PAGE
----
Drugmakers have often been accused of trying to thwart competition with arrangements like pay-for-delay deals or aggressive patent litigation to protect their key drugs. But Swiss drugmaker Actelion ($ATLN) went even further than that, a court ruled, buying out a drug company and then canceling a development deal in an effort to protect its only significant product at the time, pulmonary arterial hypertension (PAH) drug Tracleer.
A state appeals court in San Francisco has upheld a $407 million jury award against Actelion and in favor of Asahi Kasei Pharma of Japan, according to SFGate.com. Asahi had developed Fasudil for treating PAH, and it was a potential threat to Tracleer, Actelion's foundational product. Tracleer delivered 87% of Actelion's $1.84 billion in revenue last year but loses patent protection in 2015.
In 2006, Asahi struck a deal with Bay Area biotech CoTherix to develop oral and inhaled versions of Fasudil and take it to regulators in the U.S. and Europe for approval. Five months later, however, Actelion scooped up CoTherix for $400 million and canceled the arrangement with Japanese company. Asahi sued.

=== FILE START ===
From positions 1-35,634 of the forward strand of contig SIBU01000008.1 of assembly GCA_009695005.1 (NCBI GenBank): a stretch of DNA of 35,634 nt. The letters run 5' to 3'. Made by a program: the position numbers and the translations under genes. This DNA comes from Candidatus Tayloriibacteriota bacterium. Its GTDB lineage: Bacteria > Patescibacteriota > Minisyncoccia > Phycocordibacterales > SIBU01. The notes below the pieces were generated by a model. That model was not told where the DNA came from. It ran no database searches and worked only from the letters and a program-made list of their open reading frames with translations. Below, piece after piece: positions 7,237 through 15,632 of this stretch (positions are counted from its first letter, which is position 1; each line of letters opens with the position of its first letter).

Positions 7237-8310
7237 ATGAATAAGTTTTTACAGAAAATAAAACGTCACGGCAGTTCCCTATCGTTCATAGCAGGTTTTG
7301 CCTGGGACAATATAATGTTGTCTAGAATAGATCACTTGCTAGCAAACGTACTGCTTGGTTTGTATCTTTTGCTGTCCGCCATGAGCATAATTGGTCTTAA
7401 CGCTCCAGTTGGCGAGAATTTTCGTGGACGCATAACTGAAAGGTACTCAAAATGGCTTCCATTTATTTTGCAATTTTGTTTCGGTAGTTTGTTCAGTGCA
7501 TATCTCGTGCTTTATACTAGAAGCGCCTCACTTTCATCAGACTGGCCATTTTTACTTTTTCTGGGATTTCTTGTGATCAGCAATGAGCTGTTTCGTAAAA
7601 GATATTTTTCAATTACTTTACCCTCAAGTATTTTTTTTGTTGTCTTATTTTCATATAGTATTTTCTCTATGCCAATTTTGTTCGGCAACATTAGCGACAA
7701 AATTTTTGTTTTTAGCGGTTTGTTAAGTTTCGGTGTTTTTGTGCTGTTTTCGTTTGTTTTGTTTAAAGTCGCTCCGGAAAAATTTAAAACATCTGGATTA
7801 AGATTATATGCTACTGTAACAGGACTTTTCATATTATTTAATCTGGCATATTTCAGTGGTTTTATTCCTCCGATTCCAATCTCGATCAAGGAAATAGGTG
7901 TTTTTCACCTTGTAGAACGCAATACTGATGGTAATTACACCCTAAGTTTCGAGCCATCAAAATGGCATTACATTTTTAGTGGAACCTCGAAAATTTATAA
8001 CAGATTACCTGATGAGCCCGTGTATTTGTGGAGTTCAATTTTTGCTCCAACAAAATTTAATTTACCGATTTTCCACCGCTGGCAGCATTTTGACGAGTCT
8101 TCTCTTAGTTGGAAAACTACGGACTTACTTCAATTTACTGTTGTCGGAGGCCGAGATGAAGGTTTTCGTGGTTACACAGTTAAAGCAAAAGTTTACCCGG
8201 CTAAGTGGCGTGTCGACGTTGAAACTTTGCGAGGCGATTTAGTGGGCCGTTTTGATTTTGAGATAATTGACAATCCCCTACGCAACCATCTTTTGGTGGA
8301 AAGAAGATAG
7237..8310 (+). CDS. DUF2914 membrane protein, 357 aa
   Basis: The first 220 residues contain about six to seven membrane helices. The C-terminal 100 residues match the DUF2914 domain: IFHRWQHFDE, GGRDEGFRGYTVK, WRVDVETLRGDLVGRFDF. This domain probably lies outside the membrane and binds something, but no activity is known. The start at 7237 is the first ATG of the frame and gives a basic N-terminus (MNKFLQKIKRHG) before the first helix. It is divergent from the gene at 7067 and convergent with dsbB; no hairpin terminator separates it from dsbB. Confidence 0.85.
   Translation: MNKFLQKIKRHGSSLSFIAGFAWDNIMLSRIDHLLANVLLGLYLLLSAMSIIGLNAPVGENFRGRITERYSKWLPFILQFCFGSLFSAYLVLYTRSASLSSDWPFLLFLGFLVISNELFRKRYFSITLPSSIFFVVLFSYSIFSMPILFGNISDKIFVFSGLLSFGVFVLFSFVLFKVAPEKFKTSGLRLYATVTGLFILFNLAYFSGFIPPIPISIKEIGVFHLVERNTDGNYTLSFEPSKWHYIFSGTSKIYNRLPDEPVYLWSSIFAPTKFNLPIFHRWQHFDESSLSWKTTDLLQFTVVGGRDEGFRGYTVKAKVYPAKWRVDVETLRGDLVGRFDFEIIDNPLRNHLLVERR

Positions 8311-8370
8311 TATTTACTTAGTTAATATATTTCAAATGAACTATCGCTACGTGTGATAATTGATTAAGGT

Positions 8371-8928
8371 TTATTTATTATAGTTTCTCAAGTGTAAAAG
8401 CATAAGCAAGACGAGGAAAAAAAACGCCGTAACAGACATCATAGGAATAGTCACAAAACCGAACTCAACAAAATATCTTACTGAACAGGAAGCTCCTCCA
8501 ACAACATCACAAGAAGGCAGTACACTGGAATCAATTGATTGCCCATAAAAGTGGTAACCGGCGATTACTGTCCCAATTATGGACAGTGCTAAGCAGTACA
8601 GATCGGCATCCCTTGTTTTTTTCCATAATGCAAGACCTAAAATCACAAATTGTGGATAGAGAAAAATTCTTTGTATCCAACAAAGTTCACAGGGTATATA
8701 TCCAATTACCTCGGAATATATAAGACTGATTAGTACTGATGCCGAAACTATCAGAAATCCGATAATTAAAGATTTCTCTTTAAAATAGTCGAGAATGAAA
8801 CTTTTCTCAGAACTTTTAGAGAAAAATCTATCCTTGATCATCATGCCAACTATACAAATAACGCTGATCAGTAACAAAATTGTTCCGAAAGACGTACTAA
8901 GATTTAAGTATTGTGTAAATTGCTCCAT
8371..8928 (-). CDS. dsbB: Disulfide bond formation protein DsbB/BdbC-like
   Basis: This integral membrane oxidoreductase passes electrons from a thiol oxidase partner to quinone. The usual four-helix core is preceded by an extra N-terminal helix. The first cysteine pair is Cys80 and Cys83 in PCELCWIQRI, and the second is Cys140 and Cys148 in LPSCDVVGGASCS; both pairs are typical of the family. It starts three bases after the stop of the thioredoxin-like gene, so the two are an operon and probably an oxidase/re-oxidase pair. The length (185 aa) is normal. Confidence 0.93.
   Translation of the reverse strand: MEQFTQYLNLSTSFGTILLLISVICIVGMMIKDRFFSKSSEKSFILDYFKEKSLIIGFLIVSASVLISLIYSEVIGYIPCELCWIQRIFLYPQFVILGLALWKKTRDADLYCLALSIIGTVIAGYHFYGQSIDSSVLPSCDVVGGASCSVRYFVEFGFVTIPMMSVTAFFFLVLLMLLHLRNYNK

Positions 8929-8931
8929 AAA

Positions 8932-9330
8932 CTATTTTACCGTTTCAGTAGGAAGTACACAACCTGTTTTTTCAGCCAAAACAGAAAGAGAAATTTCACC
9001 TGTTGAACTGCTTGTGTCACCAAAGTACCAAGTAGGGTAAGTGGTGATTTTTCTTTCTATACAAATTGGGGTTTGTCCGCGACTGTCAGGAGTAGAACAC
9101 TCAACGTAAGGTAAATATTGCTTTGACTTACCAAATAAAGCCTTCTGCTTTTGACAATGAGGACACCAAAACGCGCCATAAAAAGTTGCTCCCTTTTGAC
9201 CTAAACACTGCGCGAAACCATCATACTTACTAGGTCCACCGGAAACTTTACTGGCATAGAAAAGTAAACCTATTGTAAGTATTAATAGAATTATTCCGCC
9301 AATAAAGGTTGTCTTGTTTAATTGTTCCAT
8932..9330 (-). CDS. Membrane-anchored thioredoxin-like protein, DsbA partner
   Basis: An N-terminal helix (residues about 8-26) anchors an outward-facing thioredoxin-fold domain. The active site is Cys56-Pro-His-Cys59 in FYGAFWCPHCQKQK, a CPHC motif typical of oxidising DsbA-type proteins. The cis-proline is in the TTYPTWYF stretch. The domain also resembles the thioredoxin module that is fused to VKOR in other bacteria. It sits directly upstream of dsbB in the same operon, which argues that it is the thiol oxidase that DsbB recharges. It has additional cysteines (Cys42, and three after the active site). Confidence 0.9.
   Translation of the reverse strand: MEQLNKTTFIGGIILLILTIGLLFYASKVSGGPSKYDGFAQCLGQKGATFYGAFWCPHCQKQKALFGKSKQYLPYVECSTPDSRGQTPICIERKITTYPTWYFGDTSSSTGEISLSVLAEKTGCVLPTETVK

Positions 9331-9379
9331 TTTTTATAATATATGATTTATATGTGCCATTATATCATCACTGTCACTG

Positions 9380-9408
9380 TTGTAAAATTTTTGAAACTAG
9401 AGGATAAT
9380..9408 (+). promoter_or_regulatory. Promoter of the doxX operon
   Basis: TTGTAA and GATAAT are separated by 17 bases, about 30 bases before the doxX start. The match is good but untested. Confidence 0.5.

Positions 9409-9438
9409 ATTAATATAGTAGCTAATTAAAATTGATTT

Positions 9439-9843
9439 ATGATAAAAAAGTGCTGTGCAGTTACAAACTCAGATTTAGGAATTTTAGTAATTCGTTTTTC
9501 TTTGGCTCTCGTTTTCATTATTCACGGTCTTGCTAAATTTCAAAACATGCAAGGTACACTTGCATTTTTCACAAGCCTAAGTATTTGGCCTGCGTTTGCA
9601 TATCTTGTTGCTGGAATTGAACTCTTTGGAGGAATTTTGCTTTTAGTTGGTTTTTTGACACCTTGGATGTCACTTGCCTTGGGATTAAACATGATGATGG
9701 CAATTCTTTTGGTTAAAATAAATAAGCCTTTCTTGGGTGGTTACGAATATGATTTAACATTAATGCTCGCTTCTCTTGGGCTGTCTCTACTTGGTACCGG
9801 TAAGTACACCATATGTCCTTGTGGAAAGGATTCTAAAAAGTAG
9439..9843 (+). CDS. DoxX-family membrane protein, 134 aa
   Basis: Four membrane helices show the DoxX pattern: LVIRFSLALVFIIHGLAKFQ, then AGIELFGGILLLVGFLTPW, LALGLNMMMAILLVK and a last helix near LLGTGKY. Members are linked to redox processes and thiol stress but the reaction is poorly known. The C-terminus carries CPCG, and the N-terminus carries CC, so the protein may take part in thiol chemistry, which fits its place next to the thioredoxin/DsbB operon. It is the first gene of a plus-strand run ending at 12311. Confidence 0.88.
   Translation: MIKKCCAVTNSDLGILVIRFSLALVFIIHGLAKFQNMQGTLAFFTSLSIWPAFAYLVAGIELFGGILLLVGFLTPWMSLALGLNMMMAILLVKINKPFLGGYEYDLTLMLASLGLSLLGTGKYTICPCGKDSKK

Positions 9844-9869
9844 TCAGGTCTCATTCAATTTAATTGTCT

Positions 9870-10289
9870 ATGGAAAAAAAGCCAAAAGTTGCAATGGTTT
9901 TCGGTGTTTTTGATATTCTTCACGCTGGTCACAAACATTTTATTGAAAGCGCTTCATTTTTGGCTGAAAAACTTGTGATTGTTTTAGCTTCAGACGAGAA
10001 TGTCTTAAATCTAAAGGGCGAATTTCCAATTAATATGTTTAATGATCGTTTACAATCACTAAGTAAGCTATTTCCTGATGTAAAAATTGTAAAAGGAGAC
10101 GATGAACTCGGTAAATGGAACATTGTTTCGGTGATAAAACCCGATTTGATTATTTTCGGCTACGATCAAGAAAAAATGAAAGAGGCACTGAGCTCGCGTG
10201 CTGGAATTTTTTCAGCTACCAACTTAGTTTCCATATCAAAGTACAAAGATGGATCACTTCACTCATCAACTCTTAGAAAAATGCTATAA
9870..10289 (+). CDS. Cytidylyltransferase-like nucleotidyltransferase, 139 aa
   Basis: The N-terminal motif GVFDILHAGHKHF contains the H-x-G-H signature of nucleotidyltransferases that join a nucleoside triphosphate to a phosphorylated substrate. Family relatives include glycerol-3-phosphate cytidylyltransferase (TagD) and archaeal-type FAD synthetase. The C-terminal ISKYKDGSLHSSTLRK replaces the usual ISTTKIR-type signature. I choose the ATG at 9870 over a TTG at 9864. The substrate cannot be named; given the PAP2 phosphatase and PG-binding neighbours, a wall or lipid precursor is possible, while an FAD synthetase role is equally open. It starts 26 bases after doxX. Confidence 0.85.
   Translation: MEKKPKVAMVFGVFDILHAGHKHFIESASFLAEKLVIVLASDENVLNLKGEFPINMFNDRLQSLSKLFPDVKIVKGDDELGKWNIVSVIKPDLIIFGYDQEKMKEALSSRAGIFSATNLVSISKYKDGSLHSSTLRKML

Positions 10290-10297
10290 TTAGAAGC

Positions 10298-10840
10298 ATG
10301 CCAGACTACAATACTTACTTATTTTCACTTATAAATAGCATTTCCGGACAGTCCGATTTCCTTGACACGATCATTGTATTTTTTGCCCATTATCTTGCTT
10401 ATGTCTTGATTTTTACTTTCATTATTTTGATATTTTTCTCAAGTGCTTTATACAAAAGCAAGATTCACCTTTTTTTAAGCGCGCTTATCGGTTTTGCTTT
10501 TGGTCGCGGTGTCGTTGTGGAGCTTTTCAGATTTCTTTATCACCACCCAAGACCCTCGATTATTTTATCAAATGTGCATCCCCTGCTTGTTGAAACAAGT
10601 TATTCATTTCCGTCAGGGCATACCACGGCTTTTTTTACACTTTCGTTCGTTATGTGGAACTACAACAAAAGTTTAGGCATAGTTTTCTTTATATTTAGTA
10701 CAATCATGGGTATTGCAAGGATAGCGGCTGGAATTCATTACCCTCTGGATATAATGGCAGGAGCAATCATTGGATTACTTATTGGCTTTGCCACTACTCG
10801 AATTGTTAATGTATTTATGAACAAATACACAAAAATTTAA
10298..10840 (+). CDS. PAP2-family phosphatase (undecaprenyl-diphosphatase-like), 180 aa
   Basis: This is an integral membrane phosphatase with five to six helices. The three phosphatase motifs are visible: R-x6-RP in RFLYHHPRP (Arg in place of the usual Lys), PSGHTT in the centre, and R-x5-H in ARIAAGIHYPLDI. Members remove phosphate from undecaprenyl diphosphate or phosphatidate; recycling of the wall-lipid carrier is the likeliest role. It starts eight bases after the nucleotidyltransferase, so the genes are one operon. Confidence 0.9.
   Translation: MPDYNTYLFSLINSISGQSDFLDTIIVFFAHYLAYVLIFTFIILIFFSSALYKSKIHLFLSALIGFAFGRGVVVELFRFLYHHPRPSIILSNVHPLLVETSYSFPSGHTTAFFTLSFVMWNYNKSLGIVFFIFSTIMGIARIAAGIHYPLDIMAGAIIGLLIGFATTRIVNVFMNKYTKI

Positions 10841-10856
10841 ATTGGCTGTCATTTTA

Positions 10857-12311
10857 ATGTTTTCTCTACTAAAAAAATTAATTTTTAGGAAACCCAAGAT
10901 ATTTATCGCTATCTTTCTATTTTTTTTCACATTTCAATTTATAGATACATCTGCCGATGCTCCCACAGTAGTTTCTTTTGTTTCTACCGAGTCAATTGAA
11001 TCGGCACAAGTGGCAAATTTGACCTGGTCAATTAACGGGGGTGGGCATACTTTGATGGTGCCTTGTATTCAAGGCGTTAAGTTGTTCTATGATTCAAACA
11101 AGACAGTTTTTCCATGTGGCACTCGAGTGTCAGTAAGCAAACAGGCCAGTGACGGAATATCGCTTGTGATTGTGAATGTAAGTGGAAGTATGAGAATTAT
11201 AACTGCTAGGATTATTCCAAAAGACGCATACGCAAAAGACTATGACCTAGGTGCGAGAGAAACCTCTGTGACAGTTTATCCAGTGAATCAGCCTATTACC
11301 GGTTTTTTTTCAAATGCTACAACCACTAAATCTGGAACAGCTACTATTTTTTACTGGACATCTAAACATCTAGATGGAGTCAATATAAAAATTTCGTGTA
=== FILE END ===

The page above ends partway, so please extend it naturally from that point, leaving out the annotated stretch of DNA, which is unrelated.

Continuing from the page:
According to SFGate.com, Actelion claimed it killed the deal because it had determined Fasudil was not safe. A jury in 2011 found otherwise and awarded Asahi $546 million, which was later reduced to $377 million for the company to cough up and $30 million from Actelion executives.
It is not the only time that Actelion's protective nature has led to litigation. The drugmaker has been sued by generic drug companies for refusing to provide samples of Tracleer for them to work with. But Actelion is now moving beyond Tracleer. The FDA in October approved Opsumit, Actelion's new PAH treatment and a follow-up to Tracleer that is expected to be a blockbuster.
- read the SFGate story